As illustrated in FIG. 2, two photodetectors are utilized. Each photodetector is intended to provide a measure of the total power of a reflected beam of radiation. To achieve this result, the detectors are arranged such that the incoming beam will substantially underfill the surface of the detector. The reason that two different photodetectors/filter combinations are used is because the wavelengths of the beams are quite different. Accordingly, filters are selected to block the unwanted radiation from reaching the associated detector. The output of both the photodetectors is gated to the processor controller 30. In the actual apparatus, additional photodetectors (not shown) are employed to monitor the power of the laser beams as they are emitted from the lasers. These extra detectors are necessary so that the processor can compensate for unwanted fluctuations in the delivery power of the lasers.
Having described the apparatus of the subject invention, the method of practicing the invention will be described with reference to FIGS. 1 through 3. In this specific example, the apparatus 20 is programmed to perform a "5-point test" on a semiconductor wafer. It should be appreciated, however, that the software instructions controlling the processor can be arranged to perform many different types of testing procedures and the 5-point test is selected only by way of example.
At the start of the procedure, the parameters of the test sequence are initialized in step 100. Some of the parameters of the test sequence which may be programmed include the general location of the areas on the wafer to be scanned. In this case, five points must be located which more or less fall on the intersection of vertical lines A, B and C and horizontal lines X, Y and Z (shown in FIG. 1). These arbitrary intersections bear no relationship to the actual photoresist pattern formed on the wafer. Thus, the points defined by the intersection of the matrix lines will often be in areas that are coated with photoresist material rather than at an unmasked site. Preferably, the scanning system should be able to locate an area reasonably close to each point of intersection which is not coated with the photoresist material. When this area is located, the test procedure can be performed.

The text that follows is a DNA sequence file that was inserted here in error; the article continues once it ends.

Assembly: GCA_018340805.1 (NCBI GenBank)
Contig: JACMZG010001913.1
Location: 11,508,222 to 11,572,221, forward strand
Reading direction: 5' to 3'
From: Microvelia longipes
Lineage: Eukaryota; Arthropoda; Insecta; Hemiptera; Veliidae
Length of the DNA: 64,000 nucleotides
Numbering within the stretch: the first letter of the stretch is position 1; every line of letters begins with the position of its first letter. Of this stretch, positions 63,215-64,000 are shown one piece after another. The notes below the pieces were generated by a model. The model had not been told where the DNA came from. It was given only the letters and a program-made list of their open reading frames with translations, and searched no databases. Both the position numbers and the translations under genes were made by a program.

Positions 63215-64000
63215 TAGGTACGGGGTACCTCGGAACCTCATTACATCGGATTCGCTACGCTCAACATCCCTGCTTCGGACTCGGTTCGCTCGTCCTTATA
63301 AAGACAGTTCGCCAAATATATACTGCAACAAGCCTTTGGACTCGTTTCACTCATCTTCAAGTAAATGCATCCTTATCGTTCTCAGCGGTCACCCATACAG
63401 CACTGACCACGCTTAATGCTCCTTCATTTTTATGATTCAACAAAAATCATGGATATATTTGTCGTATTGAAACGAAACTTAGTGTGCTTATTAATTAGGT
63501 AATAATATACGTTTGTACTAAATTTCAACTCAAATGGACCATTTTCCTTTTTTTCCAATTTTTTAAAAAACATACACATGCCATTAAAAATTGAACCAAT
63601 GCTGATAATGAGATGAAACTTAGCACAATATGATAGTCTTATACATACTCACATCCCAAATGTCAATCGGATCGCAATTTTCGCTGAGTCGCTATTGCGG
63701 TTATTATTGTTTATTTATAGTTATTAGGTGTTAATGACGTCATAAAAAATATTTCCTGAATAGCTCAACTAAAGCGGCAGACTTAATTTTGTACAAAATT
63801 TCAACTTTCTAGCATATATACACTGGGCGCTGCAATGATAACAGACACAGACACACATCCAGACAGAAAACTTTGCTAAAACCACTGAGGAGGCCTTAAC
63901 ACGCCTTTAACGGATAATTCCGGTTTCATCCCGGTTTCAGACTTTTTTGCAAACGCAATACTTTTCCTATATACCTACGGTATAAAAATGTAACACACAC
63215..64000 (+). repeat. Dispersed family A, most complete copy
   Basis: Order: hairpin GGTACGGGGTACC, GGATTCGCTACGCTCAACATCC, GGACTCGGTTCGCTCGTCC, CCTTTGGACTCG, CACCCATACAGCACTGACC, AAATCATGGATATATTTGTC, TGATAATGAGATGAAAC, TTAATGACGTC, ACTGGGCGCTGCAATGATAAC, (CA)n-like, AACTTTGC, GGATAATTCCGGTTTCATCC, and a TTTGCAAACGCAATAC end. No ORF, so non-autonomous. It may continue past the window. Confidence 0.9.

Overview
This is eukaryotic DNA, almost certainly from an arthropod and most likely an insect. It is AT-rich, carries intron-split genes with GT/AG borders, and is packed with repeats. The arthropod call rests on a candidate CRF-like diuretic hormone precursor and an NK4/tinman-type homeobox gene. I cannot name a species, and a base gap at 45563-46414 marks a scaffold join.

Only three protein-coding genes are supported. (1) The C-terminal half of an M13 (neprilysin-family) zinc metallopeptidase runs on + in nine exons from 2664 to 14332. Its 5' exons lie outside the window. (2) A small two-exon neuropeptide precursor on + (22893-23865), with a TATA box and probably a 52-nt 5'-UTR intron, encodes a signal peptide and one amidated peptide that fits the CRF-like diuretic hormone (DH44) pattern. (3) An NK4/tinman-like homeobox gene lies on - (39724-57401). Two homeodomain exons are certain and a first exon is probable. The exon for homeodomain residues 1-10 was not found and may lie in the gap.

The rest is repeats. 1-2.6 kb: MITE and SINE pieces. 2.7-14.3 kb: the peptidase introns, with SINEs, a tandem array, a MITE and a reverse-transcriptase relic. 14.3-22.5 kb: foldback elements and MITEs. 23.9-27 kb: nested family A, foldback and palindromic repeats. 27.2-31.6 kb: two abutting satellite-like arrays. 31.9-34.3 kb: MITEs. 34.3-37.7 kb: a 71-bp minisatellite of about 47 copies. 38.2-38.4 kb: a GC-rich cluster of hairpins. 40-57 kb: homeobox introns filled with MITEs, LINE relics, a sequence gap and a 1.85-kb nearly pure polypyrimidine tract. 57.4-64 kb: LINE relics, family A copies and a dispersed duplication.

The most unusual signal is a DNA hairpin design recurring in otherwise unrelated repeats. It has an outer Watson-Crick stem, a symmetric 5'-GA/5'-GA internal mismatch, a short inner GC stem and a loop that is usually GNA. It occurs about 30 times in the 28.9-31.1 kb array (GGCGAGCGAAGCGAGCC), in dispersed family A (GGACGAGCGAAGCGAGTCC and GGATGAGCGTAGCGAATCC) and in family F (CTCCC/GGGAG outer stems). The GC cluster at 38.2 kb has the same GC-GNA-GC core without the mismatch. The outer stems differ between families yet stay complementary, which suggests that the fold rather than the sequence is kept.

Another parameter which can be programmed during the initialization step is data representative of the optical reflectivity of the unmasked regions on the semiconductor which often have an oxide film coated on the silicon. This data can take the form of the actual expected optical reflectivity, programmed in terms of expected power of the reflected search beam. In the alternative, the program may be designed to accept the entry of the thickness of the oxide layer, if any is present, with the processor internally computing the expected power level of the search beam reflected from the unmasked regions.
A third parameter which can be programmed is the size of the areas of interest. More specifically, the focusing optics of the subject invention can provide a resolution in the 1-2 micron range. Thus, small gate regions on a semiconductor, which have the photoresist removed, can be identified as an area of interest. However, in certain test situations, it is desirable to take data only from areas that are significantly larger, such as scribe lines, which can have a width of approximately 100 microns. Thus, the initialization step can include a definition of the size of the area of interest to be tested.
Once the parameters are initialized, the stage system is then moved to the general region where the lines A and X intersect (step 102). The stage system is then moved to permit scanning of the lasers, in this general region, for a suitable unmasked location where a measurement can be made. (Step 104) The scan can either be in the X or Y direction using one or both of the laser beams as a search beam. The power of the reflected search beam along with the coordinates of the stage system are monitored in step 106. The measured power of the search beam is compared with the stored parameters in step 108. One or more areas suitable for measurement will be identified in this manner (step 110). Once an area of interest (for example, area 16a) has been identified, its location, as defined by the coordinates of the stage system, can be stored (step 110a) for future measurement. In the alternative, the area can be immediately tested as shown in step 112.